June 16, 2018 When you drive to work or the store or where ever, after you reach your destination, have you wondered how you got there? You forgot because you were on ‘automatic pilot.’
A while back I sat at a red light admiring the scenery, maybe daydreaming. When the light turned green I just sat there––I drew a blank, forgot where I was headed.
Maybe I forgot to aim when I left home.
I’m convinced that Do Not Remember (DNR) is part of our DNA.
I’ve spent decades drawing blanks and it has nothing to do with dementia, a very serious subject. I always snap back from my foolish actions. Dementia patients do not.
I have a theory: Scientists know our DNA contains DNR but they won’t tell us. And it increases as we age. In time, it takes over––just ask grandpa
After the red light thing happened I laughed. It was no big deal I was headed for the barbershop. I only get a haircut every five or six weeks so I gave myself a pass.
Editor’s note: He has gone to same barbershop since 2005.
I even turned left out of my driveway when I should have turned right that day. My absentmindedness varies.
Give me a break I’m between social security and death. My DNR dates back to my teens. I was fourteen years old. I loaded a toothbrush with Brylcreem. OK, I wasn’t paying attention that time, but it might qualify as an early warning.
I walk into rooms and wonder why I’m there. I’ve lost track on my way to a room.
Cooking is a passion of mine but it loses its luster when I stare blankly at the refrigerator’s contents because I can’t remember what I'm looking for.
One final theory: Excessive DNR leads to fake hearing loss. Your spouse yells, “Where are you going?” You pretend you didn’t hear her because you don’t know. Or you fake it because the last time she asked you answered, “To the basement,” and she came back with, “You’re going the wrong way.”
Sometimes you just can’t win.
DNR IS IN OUR DNA
Your Healthcare Advocate
June 16, 2018 “Suicide is a permanent solution to a temporary problem.”
An anonymous quote often used to help those who have suicidal ideation. It sounds good, and is easy to say and remember.
Winston Churchill, who was challenged with mental depression, called it The Black Dog. Many rumor Mr. Churchill was Bi-Polar but it was later understood to be major depressive mood disorder. This knowledge is very important it tells us that depression is not temporary.
The end result of depression is death. Therein lies the challenge. People are surprised to learn of a suicide. There is a correct way of talking or writing about suicide and I offer a few thoughts:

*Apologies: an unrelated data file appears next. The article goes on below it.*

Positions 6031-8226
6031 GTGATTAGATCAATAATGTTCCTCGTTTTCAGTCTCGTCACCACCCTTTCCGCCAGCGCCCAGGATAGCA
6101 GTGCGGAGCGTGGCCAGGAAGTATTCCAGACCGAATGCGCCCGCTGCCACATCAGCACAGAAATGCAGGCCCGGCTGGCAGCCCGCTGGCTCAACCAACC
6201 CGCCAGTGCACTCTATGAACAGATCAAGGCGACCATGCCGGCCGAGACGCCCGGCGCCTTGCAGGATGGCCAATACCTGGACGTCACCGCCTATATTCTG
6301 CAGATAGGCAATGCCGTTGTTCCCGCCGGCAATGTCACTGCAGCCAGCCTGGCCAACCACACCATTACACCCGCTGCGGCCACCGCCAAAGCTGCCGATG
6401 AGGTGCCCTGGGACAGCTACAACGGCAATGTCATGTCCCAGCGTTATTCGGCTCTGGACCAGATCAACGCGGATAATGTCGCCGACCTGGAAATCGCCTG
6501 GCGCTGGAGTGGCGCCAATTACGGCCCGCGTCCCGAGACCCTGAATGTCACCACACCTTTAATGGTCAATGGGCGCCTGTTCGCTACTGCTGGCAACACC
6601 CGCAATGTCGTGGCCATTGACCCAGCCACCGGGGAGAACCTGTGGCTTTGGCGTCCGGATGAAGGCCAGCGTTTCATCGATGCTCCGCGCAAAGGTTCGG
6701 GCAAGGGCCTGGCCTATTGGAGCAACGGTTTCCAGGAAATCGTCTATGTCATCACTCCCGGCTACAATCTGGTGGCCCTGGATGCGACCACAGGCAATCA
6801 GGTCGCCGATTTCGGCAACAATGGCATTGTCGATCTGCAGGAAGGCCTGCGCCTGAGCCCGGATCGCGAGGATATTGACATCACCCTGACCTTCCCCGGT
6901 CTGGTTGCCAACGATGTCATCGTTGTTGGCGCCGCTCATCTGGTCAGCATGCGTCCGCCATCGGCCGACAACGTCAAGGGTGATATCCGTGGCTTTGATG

Do not report by sensationalizing (e.g. ‘Kurt Cobain’ dead at 27)
A school or work photo humanizes the deceased and comforts the family.
Say ‘He or she dies by suicide.’ Refrain from ‘killed him or her self.’
Do not describe the method. It should remain private.
Remember, the family and friends are hurting and dealing with the event.
Depression is a medical disease. It does not go away without treatment. Treatment means medication and psychotherapy.
Depression is surrounded by ignorance. Families want other family members to be well. We live in a tribal culture: what works for one of us should work for all of us. That is myth and it is harmful.
Depression can be caused by chemical imbalance. Either prescription drugs, illicit drugs or by the body system being out of balance.
Depression is not sadness it is not a bad mood. It is not always the result of something. It can happen with out incident or warning.
Suicide can be planned or acted on in a moment of desperation.
There may be warning signs but not always.
Suicide is not selfish.
Suicide can make sense if a person is terminal.
Suicide is the end result of untreated depression.
Suicide is complex.
There are almost always multiple causes, including psychiatric illnesses that have not been recognized or treated. But these illnesses are treatable.
When reporting on suicides via the media or verbal communication try to educate people about suicide and depression.
Refer to research findings. Mental disorders and/or substance abuse have been found in 90% of people who took their lives.
Avoid reporting that death by suicide was preceded by a single event, such as a recent job loss, divorce or bad grades. Such reporting leaves the public with an overly simplistic and misleading understanding of the problem.
Consider quoting a suicide prevention expert on the causes and treatments. Avoid putting expert opinions in a sensationalistic context.
Inform readers about the causes of suicide, its warning signs, and trends in rates and recent treatment advances.
Add statement(s) about the many treatment options available, stories of those who overcame a suicidal crisis and resources for help.
We all play a role in suicide prevention.
Why is That?
Terry Martin Ph.D
Reflections on Life
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